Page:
What is ELA?

The Experimental Lakes Area (ELA) is a unique Canadian facility for ground breaking freshwater research and the only one of its kind in the world. An outdoor laboratory where whole-ecosystem research on environmental problems are carried out, the ELA provides the world with vital information about fresh water.

Founded in 1968, ELA offers scientists the unique opportunity to do applied research on entire freshwater ecosystems. The ELA is located on the Canadian Shield in northwestern Ontario, about 250 km east of Winnipeg and 50 km east of Kenora.

Fifty-eight small lakes and their catchments are managed through a joint agreement between the Governments of Canada and Ontario. The lakes range in size from 1 ha to 84 ha in surface area and are typical of small Canadian Shield lakes that many Canadians use for recreation. The ELA laboratory and lodging began in trailers and over 44 years these trailers have slowly been replaced with permanent yet modest buildings.

Studies conducted at the ELA have provided sound scientific knowledge for the development of environmental policies both nationally and internationally. Some key areas of influence have been in understanding and managing algal blooms, acid rain, climate change, mercury pollution, greenhouse gas fluxes from hydroelectric reservoirs, and endocrine-disrupting chemicals.

In addition to whole-ecosystem manipulations intended to address specific questions, ELA researchers have conducted consistent long-term monitoring of physical lake characteristics, watershed hydrology, water chemistry, and food web composition and abundance over a 44 year period.  This monitoring has yielded what is probably the richest dataset for freshwater research in the world.  ELA Researchers receive numerous data requests each year from scientists around the world wishing to compare their data to those collected at the ELA.

The scientific output of ELA is impressive. It has produced 735 peer-reviewed scientific articles, 126 graduate theses, 102 book chapters and synthesis papers, 185 data reports, and several books. ELA scientists have been the recipients of numerous prestigious international water awards, including the Stockholm Water Prize, the International Tyler Prize for Environmental Science and the Gerhard Herzberg Gold Medal for Science and Engineering.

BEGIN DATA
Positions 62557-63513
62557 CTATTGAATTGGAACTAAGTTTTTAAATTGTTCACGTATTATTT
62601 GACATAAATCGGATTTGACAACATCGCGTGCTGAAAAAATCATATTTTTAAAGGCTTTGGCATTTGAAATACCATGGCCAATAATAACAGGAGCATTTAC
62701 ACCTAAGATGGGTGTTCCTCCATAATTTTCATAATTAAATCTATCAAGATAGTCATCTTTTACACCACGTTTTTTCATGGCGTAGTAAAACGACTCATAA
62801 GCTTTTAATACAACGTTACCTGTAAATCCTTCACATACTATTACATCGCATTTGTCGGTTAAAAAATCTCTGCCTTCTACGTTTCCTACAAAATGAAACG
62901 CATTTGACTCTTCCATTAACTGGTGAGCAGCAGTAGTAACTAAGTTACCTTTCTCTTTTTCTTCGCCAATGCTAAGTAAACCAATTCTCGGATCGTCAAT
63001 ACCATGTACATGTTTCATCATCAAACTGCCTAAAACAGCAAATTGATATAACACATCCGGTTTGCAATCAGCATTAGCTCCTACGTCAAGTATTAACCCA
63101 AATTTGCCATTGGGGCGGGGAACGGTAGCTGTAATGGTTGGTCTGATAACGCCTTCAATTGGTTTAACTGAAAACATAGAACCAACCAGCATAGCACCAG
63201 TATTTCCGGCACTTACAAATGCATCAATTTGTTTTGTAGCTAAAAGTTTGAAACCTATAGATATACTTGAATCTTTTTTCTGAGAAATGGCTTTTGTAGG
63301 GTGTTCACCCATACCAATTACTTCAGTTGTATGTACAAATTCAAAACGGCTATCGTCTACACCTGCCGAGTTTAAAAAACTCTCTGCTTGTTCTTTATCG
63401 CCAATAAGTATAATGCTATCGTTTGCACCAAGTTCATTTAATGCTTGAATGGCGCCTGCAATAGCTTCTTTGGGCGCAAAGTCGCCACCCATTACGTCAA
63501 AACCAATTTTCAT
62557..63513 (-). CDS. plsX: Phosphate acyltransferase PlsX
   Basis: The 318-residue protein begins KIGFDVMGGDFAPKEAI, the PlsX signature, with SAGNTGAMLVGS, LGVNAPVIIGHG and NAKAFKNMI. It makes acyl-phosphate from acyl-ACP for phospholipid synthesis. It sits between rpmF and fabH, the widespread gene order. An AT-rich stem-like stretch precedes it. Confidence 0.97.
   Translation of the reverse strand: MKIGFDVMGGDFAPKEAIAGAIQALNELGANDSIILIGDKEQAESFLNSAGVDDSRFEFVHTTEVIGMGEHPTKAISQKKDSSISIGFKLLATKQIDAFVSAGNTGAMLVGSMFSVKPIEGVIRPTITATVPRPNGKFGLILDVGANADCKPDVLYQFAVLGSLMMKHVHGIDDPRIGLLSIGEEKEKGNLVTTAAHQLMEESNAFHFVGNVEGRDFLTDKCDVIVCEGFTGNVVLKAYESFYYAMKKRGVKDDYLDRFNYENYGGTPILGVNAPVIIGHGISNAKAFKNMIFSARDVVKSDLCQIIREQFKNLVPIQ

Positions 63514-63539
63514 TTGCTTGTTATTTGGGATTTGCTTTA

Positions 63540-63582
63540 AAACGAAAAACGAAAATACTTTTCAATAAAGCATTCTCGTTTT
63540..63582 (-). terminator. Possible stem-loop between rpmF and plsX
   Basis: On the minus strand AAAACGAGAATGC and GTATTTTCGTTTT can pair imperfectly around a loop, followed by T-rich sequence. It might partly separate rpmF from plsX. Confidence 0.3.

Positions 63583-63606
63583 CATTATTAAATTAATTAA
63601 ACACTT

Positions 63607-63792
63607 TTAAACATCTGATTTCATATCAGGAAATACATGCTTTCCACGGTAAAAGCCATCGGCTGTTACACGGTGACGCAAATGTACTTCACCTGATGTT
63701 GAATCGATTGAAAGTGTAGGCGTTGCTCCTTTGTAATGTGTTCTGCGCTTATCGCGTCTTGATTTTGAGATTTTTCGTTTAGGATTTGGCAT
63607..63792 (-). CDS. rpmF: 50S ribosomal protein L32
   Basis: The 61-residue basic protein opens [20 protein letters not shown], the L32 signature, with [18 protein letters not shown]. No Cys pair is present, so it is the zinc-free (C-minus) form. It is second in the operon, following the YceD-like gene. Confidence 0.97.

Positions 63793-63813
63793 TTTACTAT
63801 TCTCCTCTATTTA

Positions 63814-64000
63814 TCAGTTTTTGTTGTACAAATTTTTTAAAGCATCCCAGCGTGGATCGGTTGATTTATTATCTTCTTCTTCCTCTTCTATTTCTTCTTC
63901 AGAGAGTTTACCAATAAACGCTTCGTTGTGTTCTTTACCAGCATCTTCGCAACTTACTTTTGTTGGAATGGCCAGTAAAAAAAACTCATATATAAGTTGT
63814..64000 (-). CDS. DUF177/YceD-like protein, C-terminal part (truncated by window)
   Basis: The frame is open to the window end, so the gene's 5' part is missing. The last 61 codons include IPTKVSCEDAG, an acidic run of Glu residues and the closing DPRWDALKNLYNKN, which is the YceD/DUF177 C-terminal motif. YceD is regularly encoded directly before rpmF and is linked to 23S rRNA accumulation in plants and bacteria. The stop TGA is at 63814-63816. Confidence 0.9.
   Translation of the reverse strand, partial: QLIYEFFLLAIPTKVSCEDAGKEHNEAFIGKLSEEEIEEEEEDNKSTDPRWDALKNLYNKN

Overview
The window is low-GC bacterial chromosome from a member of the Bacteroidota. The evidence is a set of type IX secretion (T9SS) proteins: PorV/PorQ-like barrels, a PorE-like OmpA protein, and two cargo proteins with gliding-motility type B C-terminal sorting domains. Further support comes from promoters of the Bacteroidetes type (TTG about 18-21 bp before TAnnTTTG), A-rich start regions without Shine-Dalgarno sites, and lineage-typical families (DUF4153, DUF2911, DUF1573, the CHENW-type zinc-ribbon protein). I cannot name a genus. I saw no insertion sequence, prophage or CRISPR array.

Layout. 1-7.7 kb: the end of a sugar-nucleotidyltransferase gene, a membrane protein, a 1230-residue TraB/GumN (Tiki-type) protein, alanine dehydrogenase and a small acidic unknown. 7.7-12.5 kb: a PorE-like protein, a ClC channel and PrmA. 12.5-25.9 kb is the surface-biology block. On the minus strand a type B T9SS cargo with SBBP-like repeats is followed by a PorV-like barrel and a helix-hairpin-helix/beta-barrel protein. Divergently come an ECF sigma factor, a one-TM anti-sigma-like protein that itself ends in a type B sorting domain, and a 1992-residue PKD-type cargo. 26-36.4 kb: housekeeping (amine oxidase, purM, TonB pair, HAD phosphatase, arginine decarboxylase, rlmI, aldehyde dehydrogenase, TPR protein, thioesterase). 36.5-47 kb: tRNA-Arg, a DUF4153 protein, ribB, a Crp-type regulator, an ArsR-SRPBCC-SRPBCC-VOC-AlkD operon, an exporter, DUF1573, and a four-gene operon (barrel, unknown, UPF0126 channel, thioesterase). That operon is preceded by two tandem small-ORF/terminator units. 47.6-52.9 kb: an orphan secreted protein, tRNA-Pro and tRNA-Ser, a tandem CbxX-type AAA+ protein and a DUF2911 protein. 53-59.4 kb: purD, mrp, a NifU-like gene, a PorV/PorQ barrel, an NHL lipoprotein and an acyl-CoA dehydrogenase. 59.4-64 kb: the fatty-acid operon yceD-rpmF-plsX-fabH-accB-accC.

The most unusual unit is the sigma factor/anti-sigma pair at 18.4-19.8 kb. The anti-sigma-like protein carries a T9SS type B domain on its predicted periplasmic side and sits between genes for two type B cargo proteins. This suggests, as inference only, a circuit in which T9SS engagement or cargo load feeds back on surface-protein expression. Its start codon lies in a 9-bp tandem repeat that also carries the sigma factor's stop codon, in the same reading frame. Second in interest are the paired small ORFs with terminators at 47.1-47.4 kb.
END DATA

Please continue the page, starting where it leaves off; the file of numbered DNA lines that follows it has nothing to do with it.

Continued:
The ELA is Canada’s flagship environmental research centre. For more than 40 years, ELA researchers have studied environmental problems of the greatest importance to Canadians and provided the world with vital information to manage and protect fresh waters. Current and future problems facing the health of fresh waters, such as harmful algal blooms, acid rain, nanosilver pollution, climate change, mercury pollution, fish farming, greenhouse gases, hydro power development and much more need to be studied at the depth and scale that only ELA can provide. Canada needs the ELA, and Canadian policy makers will greatly benefit from allowing research at the ELA to continue.

For more information about the Experimental Lakes Area, please see the ELA website and Fisheries & Oceans information about protecting the health of Canada’s lakes.

19 responses to “What is ELA?

  1. Hi Everyone, I hope you reach your goal of protecting the ELA… I’m not currently living in Canada though, and I can’t seem to find out why the ELA is under threat – can you address that issue in this website? I think it will go a long way in helping people to understand why they need to offer their support. Thanks!

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  3. Hi ,I live in San Diego CA, but some time I come to Hamilton to see my relative. I love Canada.I posted “Save ELA” in my ,and also in my relative face book. fb.fb.wholiHamelton,hopfuly it will help.

  4. We should respond with a petition to not just let up on cuts to ELA, but to INCREASE FUNDING. That would send a message to those who are trying to shut down environmental research (Harper this means you).

      • While SaveELA does have a donations link on its website, there is no mention of where the money goes, nor is Save ELA a registered charity. This makes me apprehensive.

      • More details here now. Registered charities are governed by specific rules of the Canada Revenue Agency. However, advocating for the importance of the Experimental Lakes Area is unlikely to qualify as “charitable purposes.”

      • Advocating to save the ELA may not qualify for registered charity status but supporting the research that the ELA does would qualify. E.g.: Natureserve Canada and Raincoast Conservation Foundation.

  5. Canada needs ELA and others like it
    Lets not turn our backs on environmental protection from pollution to introduction of foreign species –clean water is a priority now and for future generations

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